the Peak Inverse Voltage referred to as PIV rating or the Peak Reverse Voltage Rating (PRV

rating)

CIRCUIT DIAGRAM (REVERSE BIASE):

ODD SEMESTER

ODD SEMESTER

PROCEDURE:

1. Connect the circuit as shown in figure.

2. Apply DC supply as shown in the figure.

3. Measure the value of VZ and IZ, VR Reverse biased.

4. Reapeat the all step with opposite polarity of zener diode.

5 Measure the value of VZ and IZ, VF Reverse biased.

6 Plot the curve between Voltage and current for forward and reverse biased zener diode.

OBERVATION:

S.No

Forward biased

VF

VZ

IZ

Reverse biased

VR

VZ

IZ

1

2

3

5

RESULT:

Plot for reverse biased and forward biased zener diode: Break down voltage value:

Static resistance = Vz/Iz

Dynamic resistance value: change in zener voltage/change in current through zener diode.

LEARNING OUTCOMES:

ODD SEMESTER

EXPERIMENT: 5

AIM:

To study Zener voltage regulator and calculate percentage regulation for line regulation and

load regulation

SL.

NO.

Quantity

1.

01

2.

01

3.

Multimeter

01

4.

01

5.

01

6.

Connecting wire

THEORY:

Voltage Regulator:

A voltage regulator circuit is required to maintain a constant dc Output voltage across the load

terminals in spite of the variation:

Change in the load current

The voltage regulator circuit can be designed using zener diode. For that purpose, zener diode is

operated always in reverse biased condition. Here, zener is operated in breakdown region and is

used to regulate the voltage across a load when there are variations in the supply voltage or load

current.

The general circuit diagram for the zener voltage regulator is shown below.

ODD SEMESTER

It consists of a current limiting resistor RS connected in series with the input voltage VAA and

zener diode is connected in parallel with the load RL in reverse biased condition. The output

voltage is always selected with a breakdown voltage Vz of the diode.

The input source current, IS = IZ + IL.. (1)

The drop across the series resistance, Rs = Vin Vz .. (2)

And current flowing through it, Is = (Vin VZ) / RS .. (3) From

equation (1) and (2), we get, (Vin - Vz )/Rs = Iz +IL (4)

Regulation with a varying input voltage (line regulation): It is defined as the change in regulated

voltage with respect to variation in line voltage. The minimum value of input after which

regulation will start is given by the following formula.

RL*Vin(Min)/(RL + Rs) > VZ.

Once the zener enter into breakdown, the output voltage will be maintained at VZ. Since loads

resistance is constant so, the load current remains constant and as the input voltage increases, form

equation (3) Is (current in series resistance) also varies accordingly. Therefore, zener current Iz

will increase. The extra voltage is dropped across the Rs. Since, increased Iz will still have a

constant Vz and Vz is equal to Vout. The output voltage will remain constant.

The maximum value of Vin is decide by the IZmax as as given below.

Vin(Max) Vz = RS(I L+IZmax)

IL = VZ/RL

Regulation with the varying load (load regulation): It is defined as change in load voltage with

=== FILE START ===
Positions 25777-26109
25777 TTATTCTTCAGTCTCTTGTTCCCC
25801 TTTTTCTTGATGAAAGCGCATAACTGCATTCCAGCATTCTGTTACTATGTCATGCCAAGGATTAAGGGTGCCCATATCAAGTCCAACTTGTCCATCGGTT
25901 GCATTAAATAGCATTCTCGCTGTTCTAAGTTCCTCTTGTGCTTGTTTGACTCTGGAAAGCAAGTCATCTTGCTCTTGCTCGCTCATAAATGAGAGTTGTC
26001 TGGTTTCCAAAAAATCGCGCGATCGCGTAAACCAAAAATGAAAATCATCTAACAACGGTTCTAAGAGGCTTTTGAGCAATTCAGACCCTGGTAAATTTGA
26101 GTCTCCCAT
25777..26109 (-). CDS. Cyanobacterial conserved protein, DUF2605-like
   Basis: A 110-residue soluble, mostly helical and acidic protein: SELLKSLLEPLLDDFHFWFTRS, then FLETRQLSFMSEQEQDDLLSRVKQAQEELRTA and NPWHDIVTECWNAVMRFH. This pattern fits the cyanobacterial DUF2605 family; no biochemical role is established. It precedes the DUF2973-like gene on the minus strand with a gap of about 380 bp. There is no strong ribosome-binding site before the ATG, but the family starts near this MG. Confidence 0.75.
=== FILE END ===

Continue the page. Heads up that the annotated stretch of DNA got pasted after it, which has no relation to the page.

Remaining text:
respect to variations in load current. To calculate this regulation, input voltage is constant and

output voltage varies due to change in the load resistance value. The minimum value of load

resistance after which regulation will start is given by the following formula.

RLMIN*Vin/(RLMIN + Rs) > VZ.

The left side of the equation (4) is constant as input voltage Vin, IS and Rs is constant. As load

current changes due to change in the value of resistance RL, the zener current Iz will also change

but in opposite way such that the sum of Iz and IL will remain constant. When Load resistance is

more then the RLMIN, load current decreases since output voltage is Constant at VZ. Due to this

Zener current must increase in order to satisfy eq. 1. The maximum value of load resistance is

decided by the Maximum current capability of the zener i.e. IZMAX

Vin Vz = RS(ILMin+IZmax)

ILMIN = VZ / RLMAX

ODD SEMESTER

PROCEDURE

A) Line Regulation:

1. Make the connections as shown in figure below.

2. Keep load resistance fixed value at 5K (By using variable resistance Pot); vary DC input

voltage from 0V to 10V.

3. Note down output voltage and zener current.

OBSERVATION TABLE:

Vary input signal from 0 to 10 with step size of 1V and measure the output voltage and the

current through the zener diode. Then calculate the value of IS and IL using the formula given

below and verify the equation 1.

S.No

1

2

.

10

VAA (Input

Voltage) V

Vout (Output

Voltage)

Zener Current

(IZ) mA

IL (mA) IS(mA)

IL=Vout/RL, IS=(VAA Vout)/Rs,

Plot: Plot the Vout versus VAA on graph sheet.

%

Regulation

(Use Eq. 5)

ODD SEMESTER

B) Load Regulation:

1. For finding load regulation, make connections as shown in figure below.

2. Keep input voltage at 8V; vary load resistance value from minimum to Maximum

3. Note down output voltage and zener current.

OBSERVATION TABLE:

Fixed the input voltage at 8V. Vary load resistance from Minimum to Maximum of the given

10K Pot, with step size of 50 in the range of (Minimum to 200 ), then with step of 100 till

5K and measure the output voltage and the current through the zener diode.

S.No

1

2

.

10

RL

()

Vout

(Output Zener Current (IZ) IL

Voltage)

mA

(Vout/RL)

Eq. 6

Plot: Plot the (a) Vout versus RL and (b) Vout versus IL on graph

sheet.

LEARNING OUTCOMES:

Iz+IL

%

Regulation

(Use Eq. 6)

ODD SEMESTER

EXPERIMENT: 6

AIM:

To plot input/output characteristics of a common emitter npn BJT.

SL. NO.

1.

2.

3.

4.

5.

Transistor BC547

Resistors : 1K and 10K